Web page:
Writing Prompt: Show, don’t tell

I’ve been looking at some of my old work from when I was a creative writing student and I wonder how I ever passed a class. Although I liked some of the ideas I threw around back then, there is little character development in the narrative. Characters are described in terms of hair colour and height, but are not given the life they need for us to care about what happens to them. Shame on me, my characters were dead, limp little marionettes that only moved in one direction – when the narrator said so…

The craft of writing true characters in fiction lies in giving them action and dialogue. These are the things that life is made of and as with real life must be the foundation of character. Physical appearance may facilitate insight into a character, for instance, some overly groomed might be vain or insecure. Someone tall might slouch or sit on the end of a desk to be eye to eye with someone, but a list of adjectives is by no means enough for us as readers to invest the emotional attachment required to keep going.

Try this: Write a scene using no physical characteristics to describe a character or characters. Give them movement, dialogue, reactions, but don’t tells us what they look like. How much depth do you get from what it is they say and do?

Writing Prompt: Show, don’t tell

10 thoughts on “Writing Prompt: Show, don’t tell

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  1. This is a good one. While some physical character description is always a good thing, there are very good writers who don’t actually use it at all (for example, Terry Pratchett hardly ever describes what his main characters actually look like, which I imagine is a bit irritating for whoever does his illustrations…)

  2. Hi there,

    I did benefit from doing the degree, if only to expose me to some criticism, practice, craft and inspiration. I find that some courses can be too basic, so do some research before you enroll into a course to see if the level is right for you. Classes that encourage writing, reading aloud and critique from peers will be a great help in getting feedback. You can also join a writing group or forum (try Yahoo Groups – FlashXer) where you can submit work, get feedback and read other writer’s stories. The best thing you can do, however is practice…practice…practice!


  3. I prefer a lack of physical description, unless it’s:

    – truly relevant to the story;
    – effectively building tension or action;
    – highlighting the most basic features just to give a starter for ten.

    Other than that, it bores me. I’d rather make the appearances up as I read.

    Is that selfish?

    Then again, I wouldn’t discount the approach completely. Just because it’s not for me doesn’t mean there aren’t successful authors who agonise over every last detail of a character’s appearance. They proudly write page after page, documenting the whereabouts of each eyelash, describing how their knuckles contain a maze of cracked skin (and how to crack the maze…), and referring to a nervous twitch in one leg (with a novella of a back-story in order to justify it).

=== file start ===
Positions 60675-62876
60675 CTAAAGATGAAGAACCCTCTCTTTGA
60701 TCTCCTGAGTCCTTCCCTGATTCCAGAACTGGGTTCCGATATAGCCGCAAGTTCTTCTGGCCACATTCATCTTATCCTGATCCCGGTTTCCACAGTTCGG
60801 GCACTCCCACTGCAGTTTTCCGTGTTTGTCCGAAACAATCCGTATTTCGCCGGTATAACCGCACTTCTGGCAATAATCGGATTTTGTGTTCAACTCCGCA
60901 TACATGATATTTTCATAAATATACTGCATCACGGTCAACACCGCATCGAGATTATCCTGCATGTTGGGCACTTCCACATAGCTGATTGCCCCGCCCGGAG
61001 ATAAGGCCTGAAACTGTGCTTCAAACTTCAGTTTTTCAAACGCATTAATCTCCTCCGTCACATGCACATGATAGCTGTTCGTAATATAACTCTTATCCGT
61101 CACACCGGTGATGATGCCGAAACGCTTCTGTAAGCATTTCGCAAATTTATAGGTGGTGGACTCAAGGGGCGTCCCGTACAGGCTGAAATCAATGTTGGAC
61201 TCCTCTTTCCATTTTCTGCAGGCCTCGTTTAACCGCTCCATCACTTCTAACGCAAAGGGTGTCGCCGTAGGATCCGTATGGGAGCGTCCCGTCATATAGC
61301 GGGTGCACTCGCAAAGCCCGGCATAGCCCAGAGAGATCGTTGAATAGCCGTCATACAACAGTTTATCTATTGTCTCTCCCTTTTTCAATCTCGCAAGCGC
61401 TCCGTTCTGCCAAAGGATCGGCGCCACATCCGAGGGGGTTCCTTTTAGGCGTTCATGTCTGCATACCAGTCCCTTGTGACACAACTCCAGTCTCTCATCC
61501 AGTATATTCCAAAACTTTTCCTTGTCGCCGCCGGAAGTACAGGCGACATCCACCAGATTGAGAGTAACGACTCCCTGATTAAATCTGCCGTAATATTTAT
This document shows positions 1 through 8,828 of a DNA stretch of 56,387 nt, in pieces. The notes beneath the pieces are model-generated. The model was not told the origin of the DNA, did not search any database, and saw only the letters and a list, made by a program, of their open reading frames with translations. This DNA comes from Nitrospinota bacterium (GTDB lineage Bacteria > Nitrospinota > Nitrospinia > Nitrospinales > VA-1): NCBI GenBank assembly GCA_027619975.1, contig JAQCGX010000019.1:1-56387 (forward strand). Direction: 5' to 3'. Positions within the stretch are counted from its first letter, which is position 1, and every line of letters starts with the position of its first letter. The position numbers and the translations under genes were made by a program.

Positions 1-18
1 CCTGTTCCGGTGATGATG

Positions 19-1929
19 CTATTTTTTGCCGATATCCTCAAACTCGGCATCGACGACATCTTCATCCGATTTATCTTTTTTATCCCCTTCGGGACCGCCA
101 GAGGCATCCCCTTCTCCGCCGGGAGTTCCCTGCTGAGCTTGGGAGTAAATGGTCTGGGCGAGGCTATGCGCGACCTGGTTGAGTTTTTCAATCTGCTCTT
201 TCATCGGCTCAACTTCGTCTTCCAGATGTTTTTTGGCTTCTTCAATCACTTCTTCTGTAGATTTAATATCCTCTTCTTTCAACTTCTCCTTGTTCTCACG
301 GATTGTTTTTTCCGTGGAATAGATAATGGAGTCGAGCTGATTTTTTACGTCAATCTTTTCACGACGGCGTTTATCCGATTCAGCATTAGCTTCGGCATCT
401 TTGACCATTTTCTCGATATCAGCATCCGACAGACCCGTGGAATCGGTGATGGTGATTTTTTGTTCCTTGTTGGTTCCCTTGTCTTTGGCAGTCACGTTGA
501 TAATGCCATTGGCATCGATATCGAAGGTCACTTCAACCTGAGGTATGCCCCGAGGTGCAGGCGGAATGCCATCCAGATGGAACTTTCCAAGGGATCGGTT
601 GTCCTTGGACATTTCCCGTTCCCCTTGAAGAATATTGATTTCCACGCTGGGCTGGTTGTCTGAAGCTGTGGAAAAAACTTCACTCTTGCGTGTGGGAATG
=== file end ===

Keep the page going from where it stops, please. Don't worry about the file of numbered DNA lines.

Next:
4. My characters don’t have names and might almost be bodiless if you’re counting on me to tell you what they look like. What they have is conflict and motivation. Everything I write is about how they think and what they do and how often the two are in conflict.

  5. When I write, I tend to slam down the basics of where I am going, but then I find myself reading certain parts and knowing I should go back and add the “show” part. It always takes longer, but it sure makes the writing sizzle on a whole different level. I look forward to the day when the “show” part comes out naturally on the first try.

  6. This sounds like a great exercise and it’s something I’ll have to try later when I’m working on the plot and script for the game I’m thinking of making. I’ve never really thought about doing something like this… thanks a bunch. 🙂 I have a hard time with character development sometimes… maybe this will help me.

  7. This is so true. I was a CW major and I wrote the same way. the characters were flat. I was focused on their physical appearance and the plot. But, I never focused on the character of my characters, so to speak. In those workshops, you are asked to tell more about what the characters look like, as opposed to being asked more about what they were like? But this has been the most difficult aspect of writing for me. Once I realized I needed more depth from the players, I had to learn how to show and stop telling. I so agree with this post. Thanks for sharing 🙂

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